The February 2013 Issue of The Cornell Progressive is out now!
-Matthew Lynch ’14 explores the Newton Sandy Hook Elementary School shooting and the NRA’s National Emergency Response program
-Reem Khondakar ’16 analyzes America’s Violence Against Women Act in light of India’s recent rape cases
-Nathan Gelb-Dyller ’16 discusses the symbolic significance of the UN recognition of Palestine as a nonmember observer state
-Could the 112th Congress really be “the worst congress” in American history? And could NY Governor Andrew Cuomo’s signing of the SAFE act change gun control legislation in other states? Editors-in-chief Jonathan Yuan ’14 and Ian Cohen ’14 give their takes on the issues here.
Read here, or pick up a copy on campus! Cornell Progressive – February 2013
The final issue of CP for this semester is now out, including these stories:
- Reem Khondakar ’16 analyzes climate change and the current status of green energy in the United States, following the devastating Hurricane Sandy this past fall.
- Matt Provenzano ’16 questions the legitimacy of the GOP argument of a “socialist threat” here in the United States.
- Nathan Gelb-Dyller ’16 explores the importance of a highly important bill with policy implications that people are not talking about – the “Farm Bill”
- Jonathan Yuan ’14 reviews MSNBC’s new roundtable show, The Cycle, and explains why he thinks it serves as the voice for young Americans.
Pick up a copy all around campus before you leave for Winter Break!
The U.S. economy added around 212,000 jobs and the unemployment rate fell to 8.5%, according to the Bureau of Labor Statistics. This graph may be preaching to the choir, but here is a reminder on how Republican administrations have been so incompatible with job creation.
Some news from the Republican primary circus:
The anti-Mitt Romney wheel landed on Rick Santorum who finished a close second in the Iowa Caucus on Tuesday night. A mere eight votes separated the former Massachusetts governor — long considered the GOP frontrunner despite the rise and fall of many other candidates — and upstart Santorum, a former Pennsylvania senator. Ron Paul finished a close third place.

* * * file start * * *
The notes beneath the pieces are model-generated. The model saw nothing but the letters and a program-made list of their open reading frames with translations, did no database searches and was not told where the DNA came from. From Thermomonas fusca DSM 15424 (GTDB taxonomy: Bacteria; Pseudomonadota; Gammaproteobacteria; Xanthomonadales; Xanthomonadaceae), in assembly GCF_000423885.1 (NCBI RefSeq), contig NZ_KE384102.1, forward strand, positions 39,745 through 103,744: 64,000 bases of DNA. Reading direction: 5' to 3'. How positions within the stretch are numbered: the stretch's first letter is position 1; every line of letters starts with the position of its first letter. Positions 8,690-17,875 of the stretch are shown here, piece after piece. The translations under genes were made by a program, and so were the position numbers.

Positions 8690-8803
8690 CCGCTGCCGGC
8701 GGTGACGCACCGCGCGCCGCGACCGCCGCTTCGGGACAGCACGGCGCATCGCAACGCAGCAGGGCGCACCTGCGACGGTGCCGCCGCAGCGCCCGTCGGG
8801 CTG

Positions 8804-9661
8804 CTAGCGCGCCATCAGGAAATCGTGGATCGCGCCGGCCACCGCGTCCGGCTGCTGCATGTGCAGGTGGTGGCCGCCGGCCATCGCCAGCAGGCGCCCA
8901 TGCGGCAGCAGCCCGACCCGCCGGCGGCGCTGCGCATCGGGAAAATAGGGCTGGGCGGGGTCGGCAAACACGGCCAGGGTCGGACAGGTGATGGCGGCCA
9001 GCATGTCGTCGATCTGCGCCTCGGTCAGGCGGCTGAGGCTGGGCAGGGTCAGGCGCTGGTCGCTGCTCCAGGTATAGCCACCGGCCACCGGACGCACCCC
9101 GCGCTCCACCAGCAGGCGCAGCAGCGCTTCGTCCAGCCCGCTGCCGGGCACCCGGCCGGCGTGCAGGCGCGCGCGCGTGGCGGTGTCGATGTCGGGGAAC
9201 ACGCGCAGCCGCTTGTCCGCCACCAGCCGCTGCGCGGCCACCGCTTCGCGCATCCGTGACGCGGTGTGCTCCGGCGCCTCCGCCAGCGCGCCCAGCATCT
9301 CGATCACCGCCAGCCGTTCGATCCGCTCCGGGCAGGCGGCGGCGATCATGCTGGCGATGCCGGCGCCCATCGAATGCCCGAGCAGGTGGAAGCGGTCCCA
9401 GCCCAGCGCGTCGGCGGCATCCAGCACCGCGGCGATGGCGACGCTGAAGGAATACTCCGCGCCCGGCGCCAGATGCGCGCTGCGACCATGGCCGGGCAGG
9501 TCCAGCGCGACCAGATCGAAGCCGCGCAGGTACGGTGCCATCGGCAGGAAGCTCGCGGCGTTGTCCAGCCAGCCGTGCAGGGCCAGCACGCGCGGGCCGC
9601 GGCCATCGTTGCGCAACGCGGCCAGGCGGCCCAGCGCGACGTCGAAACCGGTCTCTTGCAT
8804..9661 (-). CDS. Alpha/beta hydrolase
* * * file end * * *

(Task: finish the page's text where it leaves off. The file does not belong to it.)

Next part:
The disappointing finishes of Newt Gingrich, Rick Perry and Michele Bachmann may have implications for the top three candidates. Perry announced that he is going to Texas to “reassess” his candidacy and rumors abound that Bachmann may be dropping out in the near future. Their dropping out would free up votes, money and endorsements for probably Santorum, who has positioned himself as the ultra-conservative anti-Romney.
The attention now turns to New Hampshire, where Mitt Romney has been polling extremely well since the beginning of the race. Romney, of course, was governor in a neighboring state, and owns a house in the Granite State. Santorum’s social conservatism may be limited in the traditionally more libertarian, fiscally conservative bastion.
The real contest may come on January 21st with the South Carolina primary. It is far too early to predict that race but last night’s strong Santorum showing may be indicative of a larger trend in the social conservative-friendly Palmetto State.
In brighter news for progressives, the Iowa Caucus also turned out 25,000 supporters for President Obama. The campaign noted: “We knew that the Iowa caucus was an opportunity to test our campaign organization and expand our volunteer base as we move toward November, and we’re overwhelmed with the results.”